Boston mayor calls on city to prepare for climate change

BOSTON Tue Feb 5, 2013 2:54pm EST

Boston Mayor Thomas Menino addresses delegates during the second session of the Democratic National Convention in Charlotte, North Carolina, September 5, 2012. REUTERS/Jason Reed

Boston Mayor Thomas Menino addresses delegates during the second session of the Democratic National Convention in Charlotte, North Carolina, September 5, 2012.

Credit: Reuters/Jason Reed

BOSTON (Reuters) - In the wake of Superstorm Sandy, which brought historic flooding to the greater New York area, Boston Mayor Thomas Menino said on Tuesday his coastal city will step up efforts to prepare for the effects of rising sea levels

Boston was spared the catastrophic damage that Sandy brought to New York, New Jersey and Connecticut, which ultimately caused an estimated $25 billion in insured losses up and down the East Coast of the United States.

But that was a quirk of the tide - Boston Harbor was close to its ebb when the storm arrived.

"Had Sandy hit Boston during high tide our city would have experienced a 100-year flood event," which could have left more than 6 percent of its land area, including parts of all coastal neighborhoods, under water, Menino told reporters. "Today I'm directing my climate team to take a set of actions to be sure that Boston is as ready as possible for a storm like Sandy."

The city's 100-year storm model anticipates a 5-foot (1.5 meter) storm surge at high tide.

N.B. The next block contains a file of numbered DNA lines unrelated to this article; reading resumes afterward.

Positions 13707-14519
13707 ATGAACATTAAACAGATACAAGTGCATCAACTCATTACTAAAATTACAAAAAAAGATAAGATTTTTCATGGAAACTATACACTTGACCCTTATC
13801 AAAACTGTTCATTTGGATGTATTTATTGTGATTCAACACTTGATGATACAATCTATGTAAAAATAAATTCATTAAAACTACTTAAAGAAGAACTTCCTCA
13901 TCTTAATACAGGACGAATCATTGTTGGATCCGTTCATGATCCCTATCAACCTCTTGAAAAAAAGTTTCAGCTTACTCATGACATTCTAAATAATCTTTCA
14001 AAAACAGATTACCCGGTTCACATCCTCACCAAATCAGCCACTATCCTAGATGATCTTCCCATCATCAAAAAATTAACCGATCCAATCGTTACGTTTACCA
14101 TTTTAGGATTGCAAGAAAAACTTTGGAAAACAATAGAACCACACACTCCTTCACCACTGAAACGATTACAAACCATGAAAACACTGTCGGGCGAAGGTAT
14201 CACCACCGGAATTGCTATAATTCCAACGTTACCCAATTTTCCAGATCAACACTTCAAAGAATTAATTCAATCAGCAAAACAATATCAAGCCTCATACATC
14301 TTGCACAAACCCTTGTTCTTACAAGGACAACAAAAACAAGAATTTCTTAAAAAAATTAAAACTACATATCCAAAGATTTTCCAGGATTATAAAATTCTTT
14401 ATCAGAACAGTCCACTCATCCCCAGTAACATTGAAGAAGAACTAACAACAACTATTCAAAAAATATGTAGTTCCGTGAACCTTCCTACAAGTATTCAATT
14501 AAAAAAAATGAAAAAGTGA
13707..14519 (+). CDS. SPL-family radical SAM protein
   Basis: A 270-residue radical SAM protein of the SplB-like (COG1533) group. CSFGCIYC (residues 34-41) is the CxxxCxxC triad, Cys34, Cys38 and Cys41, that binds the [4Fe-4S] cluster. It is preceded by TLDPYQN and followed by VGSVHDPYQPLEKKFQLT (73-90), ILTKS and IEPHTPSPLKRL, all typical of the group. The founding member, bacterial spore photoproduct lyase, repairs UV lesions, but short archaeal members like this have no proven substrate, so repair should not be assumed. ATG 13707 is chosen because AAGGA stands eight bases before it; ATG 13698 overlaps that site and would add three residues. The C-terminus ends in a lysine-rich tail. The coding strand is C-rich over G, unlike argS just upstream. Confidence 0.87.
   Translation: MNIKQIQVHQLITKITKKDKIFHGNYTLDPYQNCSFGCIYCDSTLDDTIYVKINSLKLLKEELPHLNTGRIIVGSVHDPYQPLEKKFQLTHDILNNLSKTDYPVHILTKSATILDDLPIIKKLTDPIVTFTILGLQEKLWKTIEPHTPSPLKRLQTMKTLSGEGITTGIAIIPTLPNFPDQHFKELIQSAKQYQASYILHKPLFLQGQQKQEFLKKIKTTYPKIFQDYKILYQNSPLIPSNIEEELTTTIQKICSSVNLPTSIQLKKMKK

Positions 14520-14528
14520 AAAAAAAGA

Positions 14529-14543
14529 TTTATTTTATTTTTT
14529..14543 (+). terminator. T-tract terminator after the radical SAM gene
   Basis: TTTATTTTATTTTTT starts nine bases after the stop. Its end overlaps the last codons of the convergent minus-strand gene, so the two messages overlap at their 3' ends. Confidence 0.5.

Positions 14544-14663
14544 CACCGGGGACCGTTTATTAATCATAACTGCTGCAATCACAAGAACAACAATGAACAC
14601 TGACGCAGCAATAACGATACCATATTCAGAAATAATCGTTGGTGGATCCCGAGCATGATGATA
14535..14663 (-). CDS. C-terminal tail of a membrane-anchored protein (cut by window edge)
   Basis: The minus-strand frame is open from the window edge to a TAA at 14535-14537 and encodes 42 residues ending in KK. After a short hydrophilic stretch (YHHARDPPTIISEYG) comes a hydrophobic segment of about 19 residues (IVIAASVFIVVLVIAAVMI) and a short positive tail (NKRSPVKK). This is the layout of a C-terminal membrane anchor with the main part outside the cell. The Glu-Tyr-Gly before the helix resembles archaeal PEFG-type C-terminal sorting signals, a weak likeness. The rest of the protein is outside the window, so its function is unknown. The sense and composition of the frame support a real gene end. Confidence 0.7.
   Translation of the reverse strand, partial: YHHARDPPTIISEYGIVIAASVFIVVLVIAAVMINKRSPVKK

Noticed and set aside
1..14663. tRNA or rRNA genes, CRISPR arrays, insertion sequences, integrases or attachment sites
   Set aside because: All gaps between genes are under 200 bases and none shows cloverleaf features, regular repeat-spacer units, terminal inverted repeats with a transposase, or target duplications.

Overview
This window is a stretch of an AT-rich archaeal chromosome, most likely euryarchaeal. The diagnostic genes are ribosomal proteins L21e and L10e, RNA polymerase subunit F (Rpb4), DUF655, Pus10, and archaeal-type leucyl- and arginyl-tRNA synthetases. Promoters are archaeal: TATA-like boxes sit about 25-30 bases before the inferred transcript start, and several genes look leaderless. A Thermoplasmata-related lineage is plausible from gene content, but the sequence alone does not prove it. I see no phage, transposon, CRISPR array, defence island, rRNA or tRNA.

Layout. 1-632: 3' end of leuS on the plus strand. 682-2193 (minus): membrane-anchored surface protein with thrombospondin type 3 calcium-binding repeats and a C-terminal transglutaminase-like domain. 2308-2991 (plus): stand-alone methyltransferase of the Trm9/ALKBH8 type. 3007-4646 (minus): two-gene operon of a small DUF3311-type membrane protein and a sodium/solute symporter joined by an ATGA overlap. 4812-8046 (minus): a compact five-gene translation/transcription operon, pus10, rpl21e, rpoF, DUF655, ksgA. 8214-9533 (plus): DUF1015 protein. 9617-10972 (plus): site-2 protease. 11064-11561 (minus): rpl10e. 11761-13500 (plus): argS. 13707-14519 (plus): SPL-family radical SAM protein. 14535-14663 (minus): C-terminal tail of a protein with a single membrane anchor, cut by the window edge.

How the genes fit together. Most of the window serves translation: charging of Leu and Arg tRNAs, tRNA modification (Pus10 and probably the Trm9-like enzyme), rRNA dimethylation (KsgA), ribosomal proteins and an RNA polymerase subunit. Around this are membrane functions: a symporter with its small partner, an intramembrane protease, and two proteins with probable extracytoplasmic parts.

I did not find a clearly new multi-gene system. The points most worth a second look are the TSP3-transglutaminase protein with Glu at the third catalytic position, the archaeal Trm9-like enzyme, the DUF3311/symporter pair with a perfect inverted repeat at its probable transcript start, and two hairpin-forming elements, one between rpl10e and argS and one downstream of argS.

The risks could rise over the coming century if climate change leads to higher sea levels as many scientists forecast. A report by the Boston Harbor Association released on Tuesday estimated that with a 2 1/2-foot (0.76 meter) rise in sea levels, a 100-year storm could flood more than 30 percent of the city, including its airport and major convention centers.

Menino called on city agencies, as well as landlords of low-lying properties, to assess what parts of city infrastructure, including its subway system, would be most at risk from flooding.

The city has not yet determined what if any changes it would make to its laws or zoning codes to address the risks of flooding.

"We're at the beginning of a process to explore all types of policy options," said Brian Swett, the city's chief of environment and energy. "Obviously you want to begin with the voluntary options."

(Reporting By Scott Malone; Editing by Cynthia Johnston and Maureen Bavdek)